‘Critical projects years delayed and at risk of obsolescence’ – alarm sounded over MoD digital
Parliamentary committee flags need for radical reform
The Ministry of Defence must fundamentally change the way it operates and come up with a “thorough and realistic” plan for bringing digital defence systems into the modern era, MPs have warned.
The Public Accounts Committee has urged the ministry to “quickly demonstrate new urgency and realism” to implement its digital strategy at the necessary scale and pace to be ready for challenges such as the current war in Ukraine.
But it said the department still does not have a sufficient delivery plan to do this.
The committee’s report on the defence digital strategy also raises concern about critical gaps in the department’s digital personnel and the need to upskill military and civilian staff.
PAC chair Meg Hillier said: “The MoD as it currently operates is frankly not up to the task it faces. The scale and nature of the challenge of modern warfare is accelerating away from the ministry, while it’s bogged down in critical projects that are years delayed and at risk of being obsolescent on delivery.”
The report outlines how the MoD has been struggling for years to deliver the major programmes necessary to replace over 2,000 systems and applications, ranging from administrative and back-office IT to military platforms such as ships and satellites – much of it outdated legacy systems.
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PAC warns that rapid deployment and exploitation of new technology is vital to defence but critical IT projects are in trouble. In 2022, the Infrastructure and Projects Authority reported that two of the department’s six critical IT projects were “unachievable” and three had significant issues. However, only one of these systems – the MODNet Evolve programme – is now red rated, according to the MoD .
MPs have called on the department to “display a genuine sense of urgency to address these serious issues" and bring forward a "thorough, realistic and costed programme for doing so" in its next digital action plan, which is expected to be published in April.
Mark Francois, PAC’s lead member for the MoD, said: “The war in Ukraine brutally illustrates why we need advanced digital capabilities now, rather than many years from now. What more will it take for MoD to step up and acknowledge the procurement weaknesses which the PAC has, quite literally, been highlighting for decades now? The time for the usual MoD platitudes is over – we now need to see MoD radically reform its procedures, to provide equipment - including crucial digital systems – in a timely and cost-effective manner, before it’s too late.”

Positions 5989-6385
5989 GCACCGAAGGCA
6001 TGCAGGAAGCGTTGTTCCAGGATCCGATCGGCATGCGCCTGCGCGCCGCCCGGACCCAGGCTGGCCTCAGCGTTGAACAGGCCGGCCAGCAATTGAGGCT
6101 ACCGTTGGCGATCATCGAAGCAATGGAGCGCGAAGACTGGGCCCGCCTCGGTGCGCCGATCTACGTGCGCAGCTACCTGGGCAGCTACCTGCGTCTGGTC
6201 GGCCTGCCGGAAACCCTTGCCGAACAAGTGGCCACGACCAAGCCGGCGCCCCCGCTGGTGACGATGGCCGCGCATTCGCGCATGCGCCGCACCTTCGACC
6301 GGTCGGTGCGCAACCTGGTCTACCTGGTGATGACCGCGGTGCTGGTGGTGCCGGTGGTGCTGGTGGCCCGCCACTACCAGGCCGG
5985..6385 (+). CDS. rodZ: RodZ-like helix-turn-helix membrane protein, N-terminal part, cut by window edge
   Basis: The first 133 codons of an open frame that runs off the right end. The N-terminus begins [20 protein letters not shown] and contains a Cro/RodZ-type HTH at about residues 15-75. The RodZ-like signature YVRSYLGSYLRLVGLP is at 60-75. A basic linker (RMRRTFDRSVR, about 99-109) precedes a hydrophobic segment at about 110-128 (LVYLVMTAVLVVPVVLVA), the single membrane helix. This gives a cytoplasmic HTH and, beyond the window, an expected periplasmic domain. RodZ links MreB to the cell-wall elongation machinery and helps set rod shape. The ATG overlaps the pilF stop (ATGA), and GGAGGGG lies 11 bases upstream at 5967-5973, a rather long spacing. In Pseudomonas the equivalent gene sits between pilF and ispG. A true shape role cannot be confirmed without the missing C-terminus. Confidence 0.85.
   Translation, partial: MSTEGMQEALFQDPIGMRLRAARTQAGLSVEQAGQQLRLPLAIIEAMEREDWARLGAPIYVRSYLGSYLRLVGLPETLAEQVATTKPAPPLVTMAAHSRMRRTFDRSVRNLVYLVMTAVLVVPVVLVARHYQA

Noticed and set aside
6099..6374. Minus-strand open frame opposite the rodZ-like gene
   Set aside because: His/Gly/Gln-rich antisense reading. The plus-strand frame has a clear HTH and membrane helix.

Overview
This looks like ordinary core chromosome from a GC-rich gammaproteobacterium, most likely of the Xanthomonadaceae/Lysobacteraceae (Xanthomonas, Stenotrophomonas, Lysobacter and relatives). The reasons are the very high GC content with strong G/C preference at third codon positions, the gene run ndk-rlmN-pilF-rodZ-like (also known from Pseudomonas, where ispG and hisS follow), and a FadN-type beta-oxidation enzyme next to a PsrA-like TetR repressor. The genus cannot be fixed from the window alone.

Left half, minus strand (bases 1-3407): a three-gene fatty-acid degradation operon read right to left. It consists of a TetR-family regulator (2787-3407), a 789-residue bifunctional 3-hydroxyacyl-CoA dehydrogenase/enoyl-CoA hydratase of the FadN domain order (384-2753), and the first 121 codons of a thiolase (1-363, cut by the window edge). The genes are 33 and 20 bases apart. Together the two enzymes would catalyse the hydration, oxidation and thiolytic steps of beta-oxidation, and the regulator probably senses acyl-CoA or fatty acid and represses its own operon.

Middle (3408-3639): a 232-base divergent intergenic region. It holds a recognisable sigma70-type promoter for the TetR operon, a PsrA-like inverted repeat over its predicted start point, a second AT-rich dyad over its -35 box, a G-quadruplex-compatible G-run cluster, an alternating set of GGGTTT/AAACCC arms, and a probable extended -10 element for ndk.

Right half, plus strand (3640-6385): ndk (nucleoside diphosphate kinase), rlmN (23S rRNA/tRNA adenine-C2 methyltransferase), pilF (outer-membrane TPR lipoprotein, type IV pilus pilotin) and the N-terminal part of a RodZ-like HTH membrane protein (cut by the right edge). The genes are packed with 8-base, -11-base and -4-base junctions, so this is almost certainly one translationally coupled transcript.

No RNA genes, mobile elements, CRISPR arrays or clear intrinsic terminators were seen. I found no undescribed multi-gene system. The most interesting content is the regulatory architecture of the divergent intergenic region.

The National Audit Office said in October that the MoD's “historically poor reputation for project and programme delivery” is largely due to the substantial amount of legacy technology that needs to be replaced or updated.
The department’s digital strategy, published in 2021, set out how it wants to improve cybersecurity and modernise digitisation by 2025. The National Audit Office said in its review last autumn that the strategy is consistent with good practice but lacks a complete delivery plan to measure its progress.
PAC said the department will need to drive organisational and cultural change if it is to "get to grip with these large and pressing challenges and successfully deliver the objectives of its new strategy by 2025".
One of the big issues the MoD has, like many other departments, is a shortage of staff with specialist digital skills. The PAC report says the department struggles with the pay it can offer candidates, the location of some of its posts, and the extended security vetting times needed for new entrants, which in some instances can take over 200 days. This in turn hinders the ability of the department to deliver key digital programmes.
The department has identified the need for the right skills as a key factor in whether it will succeed or fail to achieve its goals by 2025, PAC said. These skills include data analysis, cyber advisory, artificial intelligence, service manager and project delivery skills.
It is trying to change how it recruits by rebranding itself as an innovative place to work with internal training opportunities, and by working differently with big technology companies and small and medium-size enterprises, the report adds.
“The department is positive about the impact this seems to be having and over the last 18 months reports meeting its target of recruiting 150 specialists,” PAC said. “However, it wants to double this number next year, an objective that will be difficult to achieve.”
The MoD has promised to report back to PAC in six months to outline the progress it has made in recruiting sufficient digitally-skilled personnel through recruitment and upskilling its current workforce.
A MoD spokesperson said: “Defence Digital’s improvement programme is a priority for the department, which is why we’re investing over £4 billion annually. We have made significant progress in delivering our IT projects, and following work in recent months only one of the six major digital programmes is rated red. Maximising digital capabilities and data is fundamental to success in military operations and the committee recognises our strategy has the right priorities for achieving this.”
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